What Is Gut Permeability?

Blog Health What Is Gut Permeability?

11.19.2019 0 comments By Dr. Robert Silverman

In a healthy digestive system, the cells that form the paper-thin lining of the small and large intestines are packed very closely together. In fact, they’re so close that only what should pass through — digested food (solutes) and water — can enter the bloodstream.

But the tight junctions of the gut lining can easily be disrupted and become too porous. Diets high in gluten, chemical-laden foods, and foods you sense you’re allergic to can damage the gut lining and force it to become more permeable.

These factors also affect the balance of both the trillions of beneficial and harmful bacteria in the gut. When this balance is disturbed, harmful bacteria can get the upper hand and cause an increase in gut permeability.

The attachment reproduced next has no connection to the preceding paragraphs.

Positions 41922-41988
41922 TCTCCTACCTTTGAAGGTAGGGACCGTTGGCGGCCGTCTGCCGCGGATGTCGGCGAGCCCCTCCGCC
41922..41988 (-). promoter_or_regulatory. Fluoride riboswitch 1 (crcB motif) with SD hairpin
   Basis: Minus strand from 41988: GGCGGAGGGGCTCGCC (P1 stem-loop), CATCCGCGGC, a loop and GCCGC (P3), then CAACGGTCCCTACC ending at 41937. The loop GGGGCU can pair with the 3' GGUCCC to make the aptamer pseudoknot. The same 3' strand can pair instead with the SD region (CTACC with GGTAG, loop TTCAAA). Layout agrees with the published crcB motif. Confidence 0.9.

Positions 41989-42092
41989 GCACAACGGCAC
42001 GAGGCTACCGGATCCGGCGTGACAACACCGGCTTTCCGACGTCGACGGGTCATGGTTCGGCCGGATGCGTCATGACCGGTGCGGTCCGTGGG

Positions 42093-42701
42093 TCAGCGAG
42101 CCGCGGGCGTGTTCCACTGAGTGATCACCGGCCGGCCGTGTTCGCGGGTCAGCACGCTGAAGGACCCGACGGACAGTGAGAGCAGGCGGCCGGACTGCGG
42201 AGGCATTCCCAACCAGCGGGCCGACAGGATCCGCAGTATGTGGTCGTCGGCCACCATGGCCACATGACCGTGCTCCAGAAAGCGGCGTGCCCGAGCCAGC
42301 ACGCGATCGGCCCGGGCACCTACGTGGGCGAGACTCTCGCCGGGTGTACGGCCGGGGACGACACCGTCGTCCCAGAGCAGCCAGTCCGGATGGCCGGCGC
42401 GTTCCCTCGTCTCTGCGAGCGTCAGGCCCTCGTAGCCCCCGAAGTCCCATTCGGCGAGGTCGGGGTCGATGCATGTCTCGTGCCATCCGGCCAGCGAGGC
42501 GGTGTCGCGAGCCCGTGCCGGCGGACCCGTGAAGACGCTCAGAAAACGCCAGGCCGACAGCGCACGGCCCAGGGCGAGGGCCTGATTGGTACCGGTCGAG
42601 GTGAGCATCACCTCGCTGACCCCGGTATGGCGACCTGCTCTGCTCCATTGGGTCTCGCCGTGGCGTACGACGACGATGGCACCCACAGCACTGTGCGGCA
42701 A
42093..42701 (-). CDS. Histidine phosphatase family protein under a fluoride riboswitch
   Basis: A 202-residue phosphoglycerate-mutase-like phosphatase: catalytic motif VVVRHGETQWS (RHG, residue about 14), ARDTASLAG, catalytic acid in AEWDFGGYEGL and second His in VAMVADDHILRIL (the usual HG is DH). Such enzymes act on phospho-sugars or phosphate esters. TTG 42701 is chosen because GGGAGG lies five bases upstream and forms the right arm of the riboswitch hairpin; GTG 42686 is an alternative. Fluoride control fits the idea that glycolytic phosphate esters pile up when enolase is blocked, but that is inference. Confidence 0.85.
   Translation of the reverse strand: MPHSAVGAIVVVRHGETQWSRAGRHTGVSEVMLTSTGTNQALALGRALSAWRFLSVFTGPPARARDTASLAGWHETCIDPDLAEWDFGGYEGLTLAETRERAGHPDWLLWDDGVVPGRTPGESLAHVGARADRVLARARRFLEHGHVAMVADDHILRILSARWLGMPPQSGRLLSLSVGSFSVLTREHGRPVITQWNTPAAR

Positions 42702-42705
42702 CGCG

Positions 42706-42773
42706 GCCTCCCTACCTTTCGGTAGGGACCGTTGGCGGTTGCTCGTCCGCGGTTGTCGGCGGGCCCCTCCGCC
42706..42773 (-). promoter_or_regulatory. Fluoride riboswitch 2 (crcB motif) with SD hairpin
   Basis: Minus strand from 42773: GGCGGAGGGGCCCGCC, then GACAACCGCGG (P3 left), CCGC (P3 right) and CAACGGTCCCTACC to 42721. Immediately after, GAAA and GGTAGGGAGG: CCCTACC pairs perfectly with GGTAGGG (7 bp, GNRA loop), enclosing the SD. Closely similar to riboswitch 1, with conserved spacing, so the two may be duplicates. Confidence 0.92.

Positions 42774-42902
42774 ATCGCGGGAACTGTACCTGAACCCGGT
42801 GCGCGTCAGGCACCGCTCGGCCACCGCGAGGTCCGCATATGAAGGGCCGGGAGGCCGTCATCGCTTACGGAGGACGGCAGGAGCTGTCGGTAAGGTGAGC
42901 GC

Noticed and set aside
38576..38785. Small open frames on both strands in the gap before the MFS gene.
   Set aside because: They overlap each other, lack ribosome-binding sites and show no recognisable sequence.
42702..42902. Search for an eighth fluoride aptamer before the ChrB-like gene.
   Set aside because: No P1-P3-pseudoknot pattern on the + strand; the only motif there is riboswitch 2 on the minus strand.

When the gut is repeatedly exposed to toxins, chemicals, and gluten the result is intestinal hyper-permeability, or “Leaky Gut Syndrome.”

This condition allows toxins, bacteria, undigested food particles, and other undesirable gut contents to enter the bloodstream and circulate to the rest of the body.

A leaky gut can cause systemic inflammation. Because of this, the immune system may not protect the body as well as it should, leading to fatigue as well as joint and muscle aches.

Digestion is also adversely affected, and people with leaky gut often complain of bloating, cramps and diarrhea.

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